In a bid to expedite its ambitious Artemis moon program, NASA has shortlisted eleven US companies, including the likes of Northrop Grumman and Sierra Nevada, to research, design and develop lunar lander prototypes capable of landing humans on the lunar surface, the agency announced in a May 17 press release.
As part of its Next Space Technologies for Exploration Partnerships (NextSTEP), NASA is awarding a combined amount of more than $45 million to these companies.
However, since NextSTEP is a public/private partnership program, the companies will have to shell out twenty percent of the overall project cost from their own coffers, which would not only reduce the taxpayer’s burden but also attract private investment in the potentially lucrative lunar business.
“To accelerate our return to the Moon, we are challenging our traditional ways of doing business,” Marshall Smith, director for human lunar exploration programs at NASA Headquarters, said in the press release.
“We will streamline everything from procurement to partnerships to hardware development and even operations,” he added.
“Our team is excited to get back to the Moon quickly as possible, and our public/private partnerships to study human landing systems are an important step in that process,” he also said.
Since time is of the essence to NASA, it is putting into effect what it calls “undefinitized contract actions,” which essentially means the awardees will be paid in advance to start part of the work even before a final contract is agreed upon and signed.
“We’re taking major steps to begin development as quickly as possible, including invoking a NextSTEP option that allows our partners to begin work while we’re still negotiating,” Greg Chavers – human landing system formulation manager at NASA’s Marshall Space Flight Center in Huntsville, Alabama – said in the release.
“We’re keen to collect early industry feedback about our human landing system requirements, and the undefinitized contract action will help us do that,” he added.
While NASA has not provided any design specifications to the awardees, it does plan to issue a “formal solicitation” this summer, laying down its requirements for the lunar lander.
It will then be up to the awardees to “propose innovative concepts, hardware development and integration.”
“This new approach doesn’t prescribe a specific design or number of elements for the human landing system,” Chavers said.
“NASA needs the system to get our astronauts on the surface and return them home safely, and we’re leaving a lot of the specifics to our commercial partners.”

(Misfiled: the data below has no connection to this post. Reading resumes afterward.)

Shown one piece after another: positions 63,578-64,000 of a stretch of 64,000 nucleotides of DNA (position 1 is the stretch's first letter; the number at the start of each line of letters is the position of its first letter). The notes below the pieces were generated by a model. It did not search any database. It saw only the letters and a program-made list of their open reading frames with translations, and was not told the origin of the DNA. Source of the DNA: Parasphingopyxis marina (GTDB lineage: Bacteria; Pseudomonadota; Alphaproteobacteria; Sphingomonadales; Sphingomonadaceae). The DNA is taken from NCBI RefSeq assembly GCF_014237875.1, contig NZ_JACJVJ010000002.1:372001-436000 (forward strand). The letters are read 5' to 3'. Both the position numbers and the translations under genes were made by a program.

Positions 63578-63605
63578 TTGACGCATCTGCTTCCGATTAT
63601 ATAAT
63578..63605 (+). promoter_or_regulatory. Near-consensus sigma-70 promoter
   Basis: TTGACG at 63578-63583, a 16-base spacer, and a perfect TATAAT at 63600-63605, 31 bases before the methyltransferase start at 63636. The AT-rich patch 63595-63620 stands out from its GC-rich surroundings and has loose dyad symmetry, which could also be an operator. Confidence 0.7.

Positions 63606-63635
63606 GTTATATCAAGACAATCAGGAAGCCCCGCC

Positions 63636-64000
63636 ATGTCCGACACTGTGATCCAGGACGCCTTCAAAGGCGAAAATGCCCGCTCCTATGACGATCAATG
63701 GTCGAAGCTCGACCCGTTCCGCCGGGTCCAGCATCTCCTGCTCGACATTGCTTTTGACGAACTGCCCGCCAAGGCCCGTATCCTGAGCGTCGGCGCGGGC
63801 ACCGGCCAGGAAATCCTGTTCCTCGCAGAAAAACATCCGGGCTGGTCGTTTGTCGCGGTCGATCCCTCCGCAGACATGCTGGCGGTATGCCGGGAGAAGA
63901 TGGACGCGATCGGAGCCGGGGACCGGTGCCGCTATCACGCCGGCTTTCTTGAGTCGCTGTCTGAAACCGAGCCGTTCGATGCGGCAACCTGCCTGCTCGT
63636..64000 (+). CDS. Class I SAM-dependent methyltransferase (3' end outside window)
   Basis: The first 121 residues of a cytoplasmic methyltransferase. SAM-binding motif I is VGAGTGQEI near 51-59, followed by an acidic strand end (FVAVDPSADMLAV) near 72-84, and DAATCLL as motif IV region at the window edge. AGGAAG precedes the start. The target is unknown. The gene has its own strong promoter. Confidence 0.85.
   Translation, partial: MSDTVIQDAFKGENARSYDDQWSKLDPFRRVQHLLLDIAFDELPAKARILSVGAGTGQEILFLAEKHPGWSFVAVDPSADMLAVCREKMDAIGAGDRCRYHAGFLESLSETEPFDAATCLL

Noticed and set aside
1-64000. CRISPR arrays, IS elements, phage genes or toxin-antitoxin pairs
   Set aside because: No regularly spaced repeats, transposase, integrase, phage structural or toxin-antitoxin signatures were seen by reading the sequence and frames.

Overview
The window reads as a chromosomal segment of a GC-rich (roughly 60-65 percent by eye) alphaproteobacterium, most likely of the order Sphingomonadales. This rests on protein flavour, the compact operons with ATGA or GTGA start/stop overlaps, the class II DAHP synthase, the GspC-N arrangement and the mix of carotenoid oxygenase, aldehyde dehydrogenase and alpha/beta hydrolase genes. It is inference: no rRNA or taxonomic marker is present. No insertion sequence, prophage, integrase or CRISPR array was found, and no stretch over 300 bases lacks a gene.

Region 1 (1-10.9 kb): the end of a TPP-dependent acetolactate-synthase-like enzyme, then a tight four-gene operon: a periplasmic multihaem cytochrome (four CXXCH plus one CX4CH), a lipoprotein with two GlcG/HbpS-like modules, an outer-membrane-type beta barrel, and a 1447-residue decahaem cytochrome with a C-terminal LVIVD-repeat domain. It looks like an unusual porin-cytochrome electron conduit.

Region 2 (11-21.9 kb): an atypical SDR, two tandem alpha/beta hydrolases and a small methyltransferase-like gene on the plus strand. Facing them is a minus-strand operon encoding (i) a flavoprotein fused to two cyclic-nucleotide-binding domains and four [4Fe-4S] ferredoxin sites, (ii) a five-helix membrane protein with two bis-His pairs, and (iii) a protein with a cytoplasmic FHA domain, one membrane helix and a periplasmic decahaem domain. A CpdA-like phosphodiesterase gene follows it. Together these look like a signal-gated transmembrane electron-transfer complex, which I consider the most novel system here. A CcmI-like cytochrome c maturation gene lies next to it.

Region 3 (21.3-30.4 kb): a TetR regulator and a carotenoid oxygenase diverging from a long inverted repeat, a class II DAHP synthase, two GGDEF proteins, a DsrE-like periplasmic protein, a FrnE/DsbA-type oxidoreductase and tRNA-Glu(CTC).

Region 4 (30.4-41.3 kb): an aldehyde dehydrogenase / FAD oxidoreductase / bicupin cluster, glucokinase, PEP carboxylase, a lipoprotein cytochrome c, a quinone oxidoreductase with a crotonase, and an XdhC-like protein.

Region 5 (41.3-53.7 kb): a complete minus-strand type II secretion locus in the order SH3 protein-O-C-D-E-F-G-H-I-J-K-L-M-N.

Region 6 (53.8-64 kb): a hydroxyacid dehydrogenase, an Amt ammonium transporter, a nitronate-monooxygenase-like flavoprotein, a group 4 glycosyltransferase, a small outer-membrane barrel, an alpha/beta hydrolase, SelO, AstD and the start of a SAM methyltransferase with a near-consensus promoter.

Since the lunar lander will be based on three main elements – transfer, descent and refueling – each partner has been assigned specific areas to work on.
Here’s a list of the eleven awardees and their areas of responsibility
- Aerojet Rocketdyne – Canoga Park, California: One transfer vehicle study
- Blue Origin – Kent, Washington: One descent element study, one transfer vehicle study, and one transfer vehicle prototype
- Boeing – Houston: One descent element study, two descent element prototypes, one transfer vehicle study, one transfer vehicle prototype, one refueling element study, and one refueling element prototype
- Dynetics – Huntsville, Alabama: One descent element study and five descent element prototypes
- Lockheed Martin – Littleton, Colorado: One descent element study, four descent element prototypes, one transfer vehicle study, and one refueling element study
- Masten Space Systems – Mojave, California: One descent element prototype
- Northrop Grumman Innovation Systems – Dulles, Virginia: One descent element study, four descent element prototypes, one refueling element study, and one refueling element prototype
- OrbitBeyond – Edison, New Jersey: Two refueling element prototypes
- Sierra Nevada Corporation, Louisville, Colorado, and Madison, Wisconsin: One descent element study, one descent element prototype, one transfer vehicle study, one transfer vehicle prototype, and one refueling element study
- SpaceX – Hawthorne, California: One descent element study
- SSL – Palo Alto, California: One refueling element study and one refueling element prototype
Earlier this week, in a bid to arouse public interest in its ‘Moon2024′ mission, NASA released a video trailer, voiced-over by none other than William Shatner – the man most of us know as Captain Kirk, from Star Trek.
The short clip highlights the agency’s trailblazing Apollo success five decades ago; the challenges faced in cutting through the fictions of science then; and the challenges ahead as it works toward putting humans back on the moon by as early as 2024 – this time, to stay.
“Our charge is to go quickly, and to stay, to press our collective efforts forward with a fervor that will see us return to the moon in a manner that is wholly different than 50 years ago,” Shatner narrates.
“Our greatest adventures remain ahead of us. We are going.”
The video came on the heels of Monday’s christening of the mission, which the agency has decided to name ‘Artemis,’ the Greek mythology goddess of the moon and the twin sister of Apollo, after whom the lunar missions of the sixties and seventies were named.
It was definitely not a random choice, considering the agency’s plan to put the first woman on the lunar surface as part of the Moon2024 mission, or should we say the Artemis mission.
So important is the Moon2024 mission to the Trump administration that it has proposed a revised 2020 budget, seeking a further $1.6 billion to add to NASA’s $21 billion 2020 budget request.
The additional funding would go towards accelerating the program to meet the 2024 deadline for the mission, which was earlier planned for 2028.